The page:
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Sukkot

September 19, 2013 [5774]

Sukkot traces its roots to the many agricultural ceremonies enacted by the ancient Hebrews, becoming a festival of thanks for a bountiful fall harvest and one of three “pilgrimage festivals” during which a portion of the first fruits were brought to the Temple in Jerusalem.



Over the years, Sukkot was
transformed by the Torah into a
festival that celebrates and commemorates the protection afforded the Israelites throughout their wanderings in the wilderness, as referenced in Leviticus 23:42-43:
You shall dwell in booths seven days…
that your generations may know that
I made the Israelites dwell in booths,
when I brought them out of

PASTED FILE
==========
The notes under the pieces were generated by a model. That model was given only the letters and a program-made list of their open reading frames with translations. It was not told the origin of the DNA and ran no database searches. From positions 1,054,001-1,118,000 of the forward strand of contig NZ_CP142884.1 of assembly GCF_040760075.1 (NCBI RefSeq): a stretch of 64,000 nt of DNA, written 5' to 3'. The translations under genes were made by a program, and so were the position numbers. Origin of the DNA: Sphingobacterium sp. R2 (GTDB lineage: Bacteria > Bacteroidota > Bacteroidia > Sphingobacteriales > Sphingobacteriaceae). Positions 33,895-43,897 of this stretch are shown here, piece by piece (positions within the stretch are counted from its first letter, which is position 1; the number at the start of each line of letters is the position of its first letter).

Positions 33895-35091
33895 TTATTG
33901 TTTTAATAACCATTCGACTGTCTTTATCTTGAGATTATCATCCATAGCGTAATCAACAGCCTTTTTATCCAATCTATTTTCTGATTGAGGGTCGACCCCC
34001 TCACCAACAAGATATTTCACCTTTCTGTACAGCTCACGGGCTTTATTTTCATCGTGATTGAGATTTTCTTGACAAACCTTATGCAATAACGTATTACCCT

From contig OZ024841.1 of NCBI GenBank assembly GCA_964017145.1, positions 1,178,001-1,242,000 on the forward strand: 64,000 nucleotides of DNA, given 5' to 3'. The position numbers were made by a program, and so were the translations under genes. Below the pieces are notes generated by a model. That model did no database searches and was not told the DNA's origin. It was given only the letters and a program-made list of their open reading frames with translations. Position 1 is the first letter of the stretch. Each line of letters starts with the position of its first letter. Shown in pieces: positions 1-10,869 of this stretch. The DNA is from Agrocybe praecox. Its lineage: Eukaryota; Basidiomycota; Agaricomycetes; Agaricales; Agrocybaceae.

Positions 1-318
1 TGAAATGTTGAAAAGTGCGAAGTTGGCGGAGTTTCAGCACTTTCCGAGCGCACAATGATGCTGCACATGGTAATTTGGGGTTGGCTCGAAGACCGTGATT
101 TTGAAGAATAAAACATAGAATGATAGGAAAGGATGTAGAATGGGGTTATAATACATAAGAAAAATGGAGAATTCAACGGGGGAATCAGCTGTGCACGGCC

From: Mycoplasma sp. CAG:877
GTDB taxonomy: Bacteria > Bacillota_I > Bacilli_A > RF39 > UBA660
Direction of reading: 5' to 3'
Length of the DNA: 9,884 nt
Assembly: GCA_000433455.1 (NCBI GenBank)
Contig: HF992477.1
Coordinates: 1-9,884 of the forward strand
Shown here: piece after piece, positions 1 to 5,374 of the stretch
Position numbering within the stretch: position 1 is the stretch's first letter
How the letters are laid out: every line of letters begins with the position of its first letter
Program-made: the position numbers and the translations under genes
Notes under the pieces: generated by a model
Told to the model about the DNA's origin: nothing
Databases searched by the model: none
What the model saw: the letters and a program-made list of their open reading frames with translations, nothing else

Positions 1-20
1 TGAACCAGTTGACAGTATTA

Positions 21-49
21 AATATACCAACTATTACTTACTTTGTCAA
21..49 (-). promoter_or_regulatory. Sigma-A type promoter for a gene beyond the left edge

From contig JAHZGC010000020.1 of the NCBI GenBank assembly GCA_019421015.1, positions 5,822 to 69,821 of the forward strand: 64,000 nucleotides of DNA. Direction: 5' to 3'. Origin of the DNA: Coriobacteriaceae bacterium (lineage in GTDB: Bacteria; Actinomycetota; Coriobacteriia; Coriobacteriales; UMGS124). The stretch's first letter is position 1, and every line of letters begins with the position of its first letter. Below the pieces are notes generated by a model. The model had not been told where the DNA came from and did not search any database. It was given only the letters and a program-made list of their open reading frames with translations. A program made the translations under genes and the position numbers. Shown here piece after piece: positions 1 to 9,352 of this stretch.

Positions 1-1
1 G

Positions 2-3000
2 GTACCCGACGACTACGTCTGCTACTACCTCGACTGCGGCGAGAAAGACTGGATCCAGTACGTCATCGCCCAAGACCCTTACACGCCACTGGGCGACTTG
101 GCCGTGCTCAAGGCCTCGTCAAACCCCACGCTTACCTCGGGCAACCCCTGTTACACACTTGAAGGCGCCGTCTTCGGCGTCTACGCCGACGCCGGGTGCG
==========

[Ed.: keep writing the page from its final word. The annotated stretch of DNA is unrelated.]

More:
the Land of Egypt.
Consequently, the major symbol of Sukkot is the sukkah, from the Hebrew word for “hut” or “booth.”

Other symbols of the festival include the lulav (consisting of two willow branches, a single palm branch and three myrtle branches) and the etrog (Hebrew for “citron”), a fruit similar in color and shape to a lemon. The lulav and etrog are used together in a prayer ritual for Sukkot. 

Worship services may be heard via live audio stream on the Emanu-El website, through the Emanu-El audio player after completion of the live service, or as podcasts. (MP3 files are available for one week after the service.)

View our Family Activities for Sukkot »

View Rabbi Davidson’s brief video greeting for Sukkot »


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